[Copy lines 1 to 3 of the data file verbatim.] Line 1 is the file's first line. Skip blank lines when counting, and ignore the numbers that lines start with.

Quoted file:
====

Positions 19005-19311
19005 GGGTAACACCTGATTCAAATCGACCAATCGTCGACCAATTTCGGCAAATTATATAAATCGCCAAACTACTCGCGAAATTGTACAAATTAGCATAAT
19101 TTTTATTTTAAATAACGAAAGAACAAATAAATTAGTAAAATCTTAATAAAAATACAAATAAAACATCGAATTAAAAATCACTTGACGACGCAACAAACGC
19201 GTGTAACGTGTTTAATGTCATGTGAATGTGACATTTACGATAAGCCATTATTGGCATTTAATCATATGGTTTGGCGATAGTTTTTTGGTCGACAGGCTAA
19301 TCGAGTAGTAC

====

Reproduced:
Positions 19005-19311
19005 GGGTAACACCTGATTCAAATCGACCAATCGTCGACCAATTTCGGCAAATTATATAAATCGCCAAACTACTCGCGAAATTGTACAAATTAGCATAAT
19101 TTTTATTTTAAATAACGAAAGAACAAATAAATTAGTAAAATCTTAATAAAAATACAAATAAAACATCGAATTAAAAATCACTTGACGACGCAACAAACGC